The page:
The grey partridge is the only one of the common gamebird species whose bag index since 1961 is consistently less than 1. Indeed, it reached an all-time low of 0.11 in 2007, indicating that bags had dropped by almost 90% since 1961. This is the species that is least suitable for mass rearing, and it is rare for it to be released in large numbers. Accordingly, the releasing index (bars in the graph) never exceeds 3, so since 1961 numbers released have no more than tripled. The peak of releasing was in the 1990s, and releases have fallen back steadily over the last 15 years to now lie at just under twice the number released at the start of the series. These low levels of releasing mean that bags are dependent on wild production. This is most obvious in the 1975-76 spike in the bag index, but is also apparent in the most recent years, as a combination of good summer weather in 2010-11 and habitat enhancement through the Entry Level and Higher Level Stewardship schemes resulted in improved breeding success.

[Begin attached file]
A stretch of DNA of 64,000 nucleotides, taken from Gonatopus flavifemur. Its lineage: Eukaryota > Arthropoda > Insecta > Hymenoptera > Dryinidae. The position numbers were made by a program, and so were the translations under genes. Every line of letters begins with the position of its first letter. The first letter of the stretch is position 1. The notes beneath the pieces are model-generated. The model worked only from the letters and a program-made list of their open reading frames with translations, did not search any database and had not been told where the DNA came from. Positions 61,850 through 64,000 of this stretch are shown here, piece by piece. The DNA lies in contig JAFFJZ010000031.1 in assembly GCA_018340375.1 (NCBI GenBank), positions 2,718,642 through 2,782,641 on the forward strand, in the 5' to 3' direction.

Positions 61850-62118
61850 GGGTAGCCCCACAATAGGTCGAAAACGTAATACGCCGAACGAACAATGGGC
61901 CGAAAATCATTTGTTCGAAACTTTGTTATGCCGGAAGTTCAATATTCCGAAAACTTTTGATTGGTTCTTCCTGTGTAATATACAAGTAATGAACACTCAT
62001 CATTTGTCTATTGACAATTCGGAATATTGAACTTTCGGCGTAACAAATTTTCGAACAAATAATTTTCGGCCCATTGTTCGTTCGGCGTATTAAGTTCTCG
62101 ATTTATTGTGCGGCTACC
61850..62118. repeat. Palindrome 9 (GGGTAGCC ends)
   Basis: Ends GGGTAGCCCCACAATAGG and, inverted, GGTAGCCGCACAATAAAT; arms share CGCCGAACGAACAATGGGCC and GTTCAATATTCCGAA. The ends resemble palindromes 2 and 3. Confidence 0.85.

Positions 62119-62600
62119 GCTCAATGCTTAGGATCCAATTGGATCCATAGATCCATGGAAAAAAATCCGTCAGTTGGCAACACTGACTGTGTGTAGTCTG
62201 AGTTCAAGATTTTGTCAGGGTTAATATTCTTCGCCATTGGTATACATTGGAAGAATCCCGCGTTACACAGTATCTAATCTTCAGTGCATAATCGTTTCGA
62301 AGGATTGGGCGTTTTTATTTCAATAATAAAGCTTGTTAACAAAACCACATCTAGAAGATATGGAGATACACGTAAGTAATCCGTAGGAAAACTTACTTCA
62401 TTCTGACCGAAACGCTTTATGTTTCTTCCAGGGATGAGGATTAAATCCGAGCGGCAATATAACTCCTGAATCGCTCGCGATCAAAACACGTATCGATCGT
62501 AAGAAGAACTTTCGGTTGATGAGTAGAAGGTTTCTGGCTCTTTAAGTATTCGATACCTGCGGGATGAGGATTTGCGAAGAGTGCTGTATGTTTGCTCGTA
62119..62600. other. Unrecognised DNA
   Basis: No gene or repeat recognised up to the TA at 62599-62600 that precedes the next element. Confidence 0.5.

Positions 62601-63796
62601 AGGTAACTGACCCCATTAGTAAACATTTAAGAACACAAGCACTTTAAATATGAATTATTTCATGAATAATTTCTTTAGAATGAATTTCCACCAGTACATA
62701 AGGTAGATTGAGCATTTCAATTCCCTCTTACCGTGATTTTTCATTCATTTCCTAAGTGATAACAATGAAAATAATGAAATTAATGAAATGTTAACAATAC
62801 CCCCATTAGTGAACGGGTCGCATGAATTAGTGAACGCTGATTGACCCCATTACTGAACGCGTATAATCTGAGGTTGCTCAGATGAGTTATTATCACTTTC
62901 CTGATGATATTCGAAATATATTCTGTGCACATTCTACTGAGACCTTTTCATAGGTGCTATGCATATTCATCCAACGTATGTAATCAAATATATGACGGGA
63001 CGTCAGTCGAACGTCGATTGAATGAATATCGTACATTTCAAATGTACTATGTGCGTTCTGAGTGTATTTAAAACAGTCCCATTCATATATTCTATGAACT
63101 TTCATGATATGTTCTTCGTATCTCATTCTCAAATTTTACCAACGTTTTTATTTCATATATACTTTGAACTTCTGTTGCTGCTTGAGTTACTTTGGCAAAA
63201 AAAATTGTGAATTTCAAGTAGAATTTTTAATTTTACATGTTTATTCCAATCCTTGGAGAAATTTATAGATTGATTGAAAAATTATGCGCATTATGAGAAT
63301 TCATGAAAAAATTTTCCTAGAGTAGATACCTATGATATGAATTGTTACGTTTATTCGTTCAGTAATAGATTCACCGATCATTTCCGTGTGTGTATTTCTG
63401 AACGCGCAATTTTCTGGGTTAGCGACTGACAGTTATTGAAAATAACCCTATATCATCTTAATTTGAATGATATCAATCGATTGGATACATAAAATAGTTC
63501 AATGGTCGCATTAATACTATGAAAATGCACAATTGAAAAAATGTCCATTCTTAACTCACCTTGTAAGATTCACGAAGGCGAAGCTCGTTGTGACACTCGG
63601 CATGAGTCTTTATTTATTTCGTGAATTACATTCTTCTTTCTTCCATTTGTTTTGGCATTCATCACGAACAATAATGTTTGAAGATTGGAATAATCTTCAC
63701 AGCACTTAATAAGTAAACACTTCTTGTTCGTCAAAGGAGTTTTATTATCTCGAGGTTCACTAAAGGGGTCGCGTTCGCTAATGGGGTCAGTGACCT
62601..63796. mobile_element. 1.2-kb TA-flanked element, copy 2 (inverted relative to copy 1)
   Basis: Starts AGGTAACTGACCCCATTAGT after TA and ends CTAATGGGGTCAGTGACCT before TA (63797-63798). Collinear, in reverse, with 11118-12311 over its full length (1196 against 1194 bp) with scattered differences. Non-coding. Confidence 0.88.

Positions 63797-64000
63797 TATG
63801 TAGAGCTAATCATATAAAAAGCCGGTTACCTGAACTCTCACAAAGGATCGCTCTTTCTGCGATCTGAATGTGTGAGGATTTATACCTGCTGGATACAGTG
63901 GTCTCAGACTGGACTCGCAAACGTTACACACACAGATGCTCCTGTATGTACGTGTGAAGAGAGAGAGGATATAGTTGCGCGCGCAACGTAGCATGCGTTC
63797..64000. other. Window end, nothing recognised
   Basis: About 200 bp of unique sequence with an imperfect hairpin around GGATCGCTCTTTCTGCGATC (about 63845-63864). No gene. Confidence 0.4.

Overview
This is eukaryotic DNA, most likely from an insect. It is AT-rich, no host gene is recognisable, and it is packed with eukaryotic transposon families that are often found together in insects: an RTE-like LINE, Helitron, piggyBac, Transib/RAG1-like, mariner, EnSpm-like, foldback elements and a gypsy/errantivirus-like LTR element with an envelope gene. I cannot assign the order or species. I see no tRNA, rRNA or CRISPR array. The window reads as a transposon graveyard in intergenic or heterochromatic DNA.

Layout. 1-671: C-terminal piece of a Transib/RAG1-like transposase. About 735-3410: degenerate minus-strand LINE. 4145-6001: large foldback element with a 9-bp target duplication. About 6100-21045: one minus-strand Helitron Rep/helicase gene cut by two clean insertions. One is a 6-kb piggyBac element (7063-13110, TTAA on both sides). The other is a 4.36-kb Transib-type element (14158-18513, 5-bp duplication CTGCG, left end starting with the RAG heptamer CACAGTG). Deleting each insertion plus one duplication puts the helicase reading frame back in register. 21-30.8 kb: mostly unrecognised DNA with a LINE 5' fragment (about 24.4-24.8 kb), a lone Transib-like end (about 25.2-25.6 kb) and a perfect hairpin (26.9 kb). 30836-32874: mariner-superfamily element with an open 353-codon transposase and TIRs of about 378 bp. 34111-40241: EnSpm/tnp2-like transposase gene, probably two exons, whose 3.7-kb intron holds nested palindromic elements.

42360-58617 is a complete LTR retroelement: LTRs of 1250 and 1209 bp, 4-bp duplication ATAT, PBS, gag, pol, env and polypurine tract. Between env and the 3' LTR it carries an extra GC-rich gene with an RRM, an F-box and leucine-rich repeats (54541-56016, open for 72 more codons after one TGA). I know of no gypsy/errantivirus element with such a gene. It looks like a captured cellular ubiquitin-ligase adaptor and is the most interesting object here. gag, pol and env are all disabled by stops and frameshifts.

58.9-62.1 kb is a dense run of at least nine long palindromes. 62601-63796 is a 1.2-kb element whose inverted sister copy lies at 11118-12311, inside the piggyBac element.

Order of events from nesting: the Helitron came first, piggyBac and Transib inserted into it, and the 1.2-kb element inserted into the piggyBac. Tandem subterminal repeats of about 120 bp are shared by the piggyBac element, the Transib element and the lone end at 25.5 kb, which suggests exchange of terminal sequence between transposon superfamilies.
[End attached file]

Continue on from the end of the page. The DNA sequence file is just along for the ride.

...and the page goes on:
Grey partridges continue to decline nationally, so it is important to conserve them. Count them and avoid shooting them if there are fewer than 20 birds per 100 hectares (250 acres) in the autumn. Take particular care during driven redleg shooting not to shoot wild greys at the same time (see our newly revised guide Conserving the grey partridge).
Likewise, greys should be released for shooting only when there is no risk to wild stocks. In fact, the decline in numbers released since the 1990s, which is in stark contrast to the trend in released pheasants or redlegs, implies commendable restraint and awareness by shoots.
Index of grey partridge bags and numbers released from 1961 to 2011 (see statistical methods and interpretational considerations). Error bars represent 95% confidence intervals.